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soften

[saw-fuh n, sof-uh n] /ˈsɔ fən, ˈsɒf ən/
verb (used with object)
1.
to make soft or softer.
verb (used without object)
2.
to become soft or softer.
Origin
1325-1375
1325-75; Middle English; see soft, -en1
Related forms
oversoften, verb
resoften, verb
unsoftening, adjective
Synonyms
1. melt; mollify, mitigate, soothe, alleviate, calm, quiet, ease.
Antonyms
1, 2. harden.
Dictionary.com Unabridged
Based on the Random House Dictionary, © Random House, Inc. 2014.
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Examples from the web for soften
  • When it's time to relax in a bubble bath, they are certain to soften and soothe you in all the right places.
  • The cushion will trim returns in normal times, but soften any declines and give you means to buy on a terrorism-related dip.
  • We all know people who change their tune later in life, soften or change their stand on issues or ideas.
  • The crust will seem crisp when it first comes out, then soften immediately, but will crisp back up as it cools.
  • Even one-on-one he was able to soften his approach through body language and facial expressions.
  • Of course, metals such as steel tend to soften when exposed to high temperatures-and that can cause parts to wear out prematurely.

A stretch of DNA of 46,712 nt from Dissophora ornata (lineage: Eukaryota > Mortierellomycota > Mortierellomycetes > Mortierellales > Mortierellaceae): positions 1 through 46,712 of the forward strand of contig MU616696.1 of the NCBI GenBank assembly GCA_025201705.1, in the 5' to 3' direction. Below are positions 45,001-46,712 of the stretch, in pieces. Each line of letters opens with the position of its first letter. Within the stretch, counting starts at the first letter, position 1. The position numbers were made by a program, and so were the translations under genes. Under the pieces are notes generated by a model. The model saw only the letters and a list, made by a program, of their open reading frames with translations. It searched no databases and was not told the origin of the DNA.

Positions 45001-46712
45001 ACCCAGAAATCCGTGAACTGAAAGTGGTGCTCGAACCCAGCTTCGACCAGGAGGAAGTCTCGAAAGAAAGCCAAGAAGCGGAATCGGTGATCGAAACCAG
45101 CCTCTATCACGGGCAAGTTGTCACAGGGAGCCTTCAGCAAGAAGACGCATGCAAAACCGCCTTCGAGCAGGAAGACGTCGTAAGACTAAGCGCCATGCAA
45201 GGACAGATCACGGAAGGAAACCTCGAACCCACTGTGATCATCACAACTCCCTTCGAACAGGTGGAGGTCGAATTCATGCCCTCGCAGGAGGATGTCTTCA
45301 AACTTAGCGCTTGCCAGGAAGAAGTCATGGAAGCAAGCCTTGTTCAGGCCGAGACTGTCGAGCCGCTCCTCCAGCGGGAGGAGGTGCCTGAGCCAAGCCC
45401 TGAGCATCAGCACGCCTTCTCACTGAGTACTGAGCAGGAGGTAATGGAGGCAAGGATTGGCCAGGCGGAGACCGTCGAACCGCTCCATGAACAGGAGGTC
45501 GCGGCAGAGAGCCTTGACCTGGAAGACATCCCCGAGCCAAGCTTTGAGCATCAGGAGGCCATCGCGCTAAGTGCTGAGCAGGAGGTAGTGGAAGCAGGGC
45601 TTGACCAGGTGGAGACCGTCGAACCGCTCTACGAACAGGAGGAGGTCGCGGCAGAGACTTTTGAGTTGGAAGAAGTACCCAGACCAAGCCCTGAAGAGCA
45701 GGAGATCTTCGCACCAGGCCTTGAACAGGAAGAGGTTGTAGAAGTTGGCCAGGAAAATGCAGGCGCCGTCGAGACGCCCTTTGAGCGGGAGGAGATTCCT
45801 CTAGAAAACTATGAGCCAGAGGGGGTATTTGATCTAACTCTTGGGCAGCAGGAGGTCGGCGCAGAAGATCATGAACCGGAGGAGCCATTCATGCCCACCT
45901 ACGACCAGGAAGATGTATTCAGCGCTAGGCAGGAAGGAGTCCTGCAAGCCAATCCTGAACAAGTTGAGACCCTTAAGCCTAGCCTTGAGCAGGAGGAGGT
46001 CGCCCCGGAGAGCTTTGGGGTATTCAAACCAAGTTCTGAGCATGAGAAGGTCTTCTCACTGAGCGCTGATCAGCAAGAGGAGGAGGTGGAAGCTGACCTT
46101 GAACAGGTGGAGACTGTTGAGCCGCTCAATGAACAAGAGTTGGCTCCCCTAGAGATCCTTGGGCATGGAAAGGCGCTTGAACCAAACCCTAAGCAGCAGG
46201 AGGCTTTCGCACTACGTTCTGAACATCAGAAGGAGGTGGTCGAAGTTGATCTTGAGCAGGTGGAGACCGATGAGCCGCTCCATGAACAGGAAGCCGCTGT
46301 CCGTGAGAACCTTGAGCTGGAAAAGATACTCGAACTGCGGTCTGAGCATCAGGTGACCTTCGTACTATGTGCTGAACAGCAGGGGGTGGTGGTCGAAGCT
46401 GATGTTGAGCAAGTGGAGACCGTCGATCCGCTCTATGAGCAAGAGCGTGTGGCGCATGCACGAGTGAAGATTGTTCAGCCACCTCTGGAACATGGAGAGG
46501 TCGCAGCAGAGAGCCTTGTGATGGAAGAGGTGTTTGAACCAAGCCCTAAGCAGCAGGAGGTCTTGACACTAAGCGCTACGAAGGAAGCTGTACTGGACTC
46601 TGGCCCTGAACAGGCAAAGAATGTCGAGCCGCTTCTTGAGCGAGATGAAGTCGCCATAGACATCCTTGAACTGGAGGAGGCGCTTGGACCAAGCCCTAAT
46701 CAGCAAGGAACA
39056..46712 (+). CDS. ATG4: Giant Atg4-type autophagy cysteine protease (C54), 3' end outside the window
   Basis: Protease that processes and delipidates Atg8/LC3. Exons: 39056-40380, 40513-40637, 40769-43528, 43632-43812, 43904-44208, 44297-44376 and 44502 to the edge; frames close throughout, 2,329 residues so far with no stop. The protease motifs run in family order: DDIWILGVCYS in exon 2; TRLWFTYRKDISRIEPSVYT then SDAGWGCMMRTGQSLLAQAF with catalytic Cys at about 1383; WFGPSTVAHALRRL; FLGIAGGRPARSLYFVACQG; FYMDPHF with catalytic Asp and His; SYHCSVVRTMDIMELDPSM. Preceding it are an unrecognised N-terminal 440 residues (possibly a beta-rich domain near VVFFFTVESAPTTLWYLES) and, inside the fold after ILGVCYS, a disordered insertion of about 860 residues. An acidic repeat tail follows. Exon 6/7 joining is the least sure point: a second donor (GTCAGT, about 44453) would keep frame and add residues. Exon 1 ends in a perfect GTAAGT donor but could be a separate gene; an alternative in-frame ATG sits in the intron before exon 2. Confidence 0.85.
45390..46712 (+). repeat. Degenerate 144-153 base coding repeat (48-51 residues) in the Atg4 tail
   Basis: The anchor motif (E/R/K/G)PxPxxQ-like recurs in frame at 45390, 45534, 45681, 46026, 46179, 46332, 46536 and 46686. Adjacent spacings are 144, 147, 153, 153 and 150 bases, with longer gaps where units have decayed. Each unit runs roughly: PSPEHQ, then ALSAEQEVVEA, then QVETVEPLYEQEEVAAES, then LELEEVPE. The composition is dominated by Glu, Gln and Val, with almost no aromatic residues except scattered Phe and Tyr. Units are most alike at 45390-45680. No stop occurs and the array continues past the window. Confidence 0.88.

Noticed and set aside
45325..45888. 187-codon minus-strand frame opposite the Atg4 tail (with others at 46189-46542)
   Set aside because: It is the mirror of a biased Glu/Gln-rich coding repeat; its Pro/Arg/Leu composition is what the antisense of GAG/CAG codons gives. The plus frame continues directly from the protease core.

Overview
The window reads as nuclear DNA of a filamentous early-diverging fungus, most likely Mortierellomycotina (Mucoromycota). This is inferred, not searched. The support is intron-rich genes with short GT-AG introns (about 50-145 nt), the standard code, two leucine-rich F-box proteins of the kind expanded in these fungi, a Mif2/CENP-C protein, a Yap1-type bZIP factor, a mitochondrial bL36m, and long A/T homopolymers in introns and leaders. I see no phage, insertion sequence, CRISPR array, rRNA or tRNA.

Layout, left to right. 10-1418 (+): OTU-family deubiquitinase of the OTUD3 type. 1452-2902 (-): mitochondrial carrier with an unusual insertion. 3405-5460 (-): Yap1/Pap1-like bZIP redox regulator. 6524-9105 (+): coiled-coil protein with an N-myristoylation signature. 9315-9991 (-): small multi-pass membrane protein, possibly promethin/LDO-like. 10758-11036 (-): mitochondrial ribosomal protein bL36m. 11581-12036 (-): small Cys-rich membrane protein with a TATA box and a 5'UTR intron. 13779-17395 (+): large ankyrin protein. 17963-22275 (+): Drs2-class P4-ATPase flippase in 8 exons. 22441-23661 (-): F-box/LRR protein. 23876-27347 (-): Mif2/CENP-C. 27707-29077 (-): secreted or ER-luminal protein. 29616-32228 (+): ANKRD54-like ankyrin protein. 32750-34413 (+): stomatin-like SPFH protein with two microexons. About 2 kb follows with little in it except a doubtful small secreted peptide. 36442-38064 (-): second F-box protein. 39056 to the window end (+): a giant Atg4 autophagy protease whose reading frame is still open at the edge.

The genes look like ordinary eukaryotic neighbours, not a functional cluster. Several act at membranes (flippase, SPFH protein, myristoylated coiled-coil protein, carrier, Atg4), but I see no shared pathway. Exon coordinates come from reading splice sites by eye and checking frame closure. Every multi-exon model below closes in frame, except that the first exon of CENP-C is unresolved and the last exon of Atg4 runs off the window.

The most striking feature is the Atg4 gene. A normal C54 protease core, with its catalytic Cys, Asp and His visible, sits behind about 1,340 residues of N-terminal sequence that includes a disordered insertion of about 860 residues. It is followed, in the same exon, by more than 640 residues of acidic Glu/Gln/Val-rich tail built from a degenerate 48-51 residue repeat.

• While other companies use ammonia in their permanent hair dyes, some have created formulas to soften the hair coloring experience.
  • soften the bottom of the candle with a match, so that the wax begins to drip into the box, and place it inside the box.
  • Booking a politician on a comedy show is another way to soften his image.
  • Even as our bones and teeth soften, the rest of our body hardens.
British Dictionary definitions for soften

soften

/ˈsɒfən/
verb
1.
to make or become soft or softer
2.
to make or become gentler
3.
(intransitive) (commerce)
  1. (of demand, a market, etc) to weaken
  2. (of a price) to fall
Collins English Dictionary - Complete & Unabridged 2012 Digital Edition
© William Collins Sons & Co. Ltd. 1979, 1986 © HarperCollins
Publishers 1998, 2000, 2003, 2005, 2006, 2007, 2009, 2012
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Word Origin and History for soften
v.

late 14c., "to mitigate, diminish" (transitive), from soft (adj.) + -en (1). Meaning "to make physically soft" is from 1520s; intransitive sense of "to become softer" is attested from 1610s. Soften up in military sense of "weaken defenses" is from 1940. Related: Softened; softening.

Online Etymology Dictionary, © 2010 Douglas Harper
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